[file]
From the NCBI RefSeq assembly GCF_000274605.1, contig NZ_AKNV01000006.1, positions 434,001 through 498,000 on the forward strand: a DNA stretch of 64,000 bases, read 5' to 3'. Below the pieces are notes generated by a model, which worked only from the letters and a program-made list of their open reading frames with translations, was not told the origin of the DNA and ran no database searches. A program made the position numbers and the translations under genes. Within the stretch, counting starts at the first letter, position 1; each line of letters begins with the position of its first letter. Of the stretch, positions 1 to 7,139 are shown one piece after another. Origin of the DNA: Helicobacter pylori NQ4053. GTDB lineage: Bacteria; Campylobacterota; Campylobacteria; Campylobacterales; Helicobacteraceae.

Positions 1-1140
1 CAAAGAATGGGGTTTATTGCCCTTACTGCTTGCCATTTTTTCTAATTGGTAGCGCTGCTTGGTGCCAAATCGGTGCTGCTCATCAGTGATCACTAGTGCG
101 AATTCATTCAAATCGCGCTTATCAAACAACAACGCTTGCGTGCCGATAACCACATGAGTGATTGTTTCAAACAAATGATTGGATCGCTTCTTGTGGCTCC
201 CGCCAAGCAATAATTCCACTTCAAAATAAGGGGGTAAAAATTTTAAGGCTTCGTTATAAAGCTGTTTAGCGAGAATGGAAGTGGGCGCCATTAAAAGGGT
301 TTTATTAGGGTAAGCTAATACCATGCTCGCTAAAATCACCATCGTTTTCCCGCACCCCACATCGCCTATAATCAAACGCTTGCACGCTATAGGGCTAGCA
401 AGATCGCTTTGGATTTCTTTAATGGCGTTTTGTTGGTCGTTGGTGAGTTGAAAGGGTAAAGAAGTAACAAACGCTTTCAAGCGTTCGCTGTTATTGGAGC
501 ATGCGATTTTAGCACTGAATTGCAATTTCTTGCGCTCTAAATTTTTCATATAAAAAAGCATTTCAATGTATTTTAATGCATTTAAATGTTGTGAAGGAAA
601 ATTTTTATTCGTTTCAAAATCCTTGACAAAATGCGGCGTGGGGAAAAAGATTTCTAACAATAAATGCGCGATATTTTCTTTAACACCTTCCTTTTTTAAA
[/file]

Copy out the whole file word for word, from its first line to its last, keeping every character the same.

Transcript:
From the NCBI RefSeq assembly GCF_000274605.1, contig NZ_AKNV01000006.1, positions 434,001 through 498,000 on the forward strand: a DNA stretch of 64,000 bases, read 5' to 3'. Below the pieces are notes generated by a model, which worked only from the letters and a program-made list of their open reading frames with translations, was not told the origin of the DNA and ran no database searches. A program made the position numbers and the translations under genes. Within the stretch, counting starts at the first letter, position 1; each line of letters begins with the position of its first letter. Of the stretch, positions 1 to 7,139 are shown one piece after another. Origin of the DNA: Helicobacter pylori NQ4053. GTDB lineage: Bacteria; Campylobacterota; Campylobacteria; Campylobacterales; Helicobacteraceae.

Positions 1-1140
1 CAAAGAATGGGGTTTATTGCCCTTACTGCTTGCCATTTTTTCTAATTGGTAGCGCTGCTTGGTGCCAAATCGGTGCTGCTCATCAGTGATCACTAGTGCG
101 AATTCATTCAAATCGCGCTTATCAAACAACAACGCTTGCGTGCCGATAACCACATGAGTGATTGTTTCAAACAAATGATTGGATCGCTTCTTGTGGCTCC
201 CGCCAAGCAATAATTCCACTTCAAAATAAGGGGGTAAAAATTTTAAGGCTTCGTTATAAAGCTGTTTAGCGAGAATGGAAGTGGGCGCCATTAAAAGGGT
301 TTTATTAGGGTAAGCTAATACCATGCTCGCTAAAATCACCATCGTTTTCCCGCACCCCACATCGCCTATAATCAAACGCTTGCACGCTATAGGGCTAGCA
401 AGATCGCTTTGGATTTCTTTAATGGCGTTTTGTTGGTCGTTGGTGAGTTGAAAGGGTAAAGAAGTAACAAACGCTTTCAAGCGTTCGCTGTTATTGGAGC
501 ATGCGATTTTAGCACTGAATTGCAATTTCTTGCGCTCTAAATTTTTCATATAAAAAAGCATTTCAATGTATTTTAATGCATTTAAATGTTGTGAAGGAAA
601 ATTTTTATTCGTTTCAAAATCCTTGACAAAATGCGGCGTGGGGAAAAAGATTTCTAACAATAAATGCGCGATATTTTCTTTAACACCTTCCTTTTTTAAA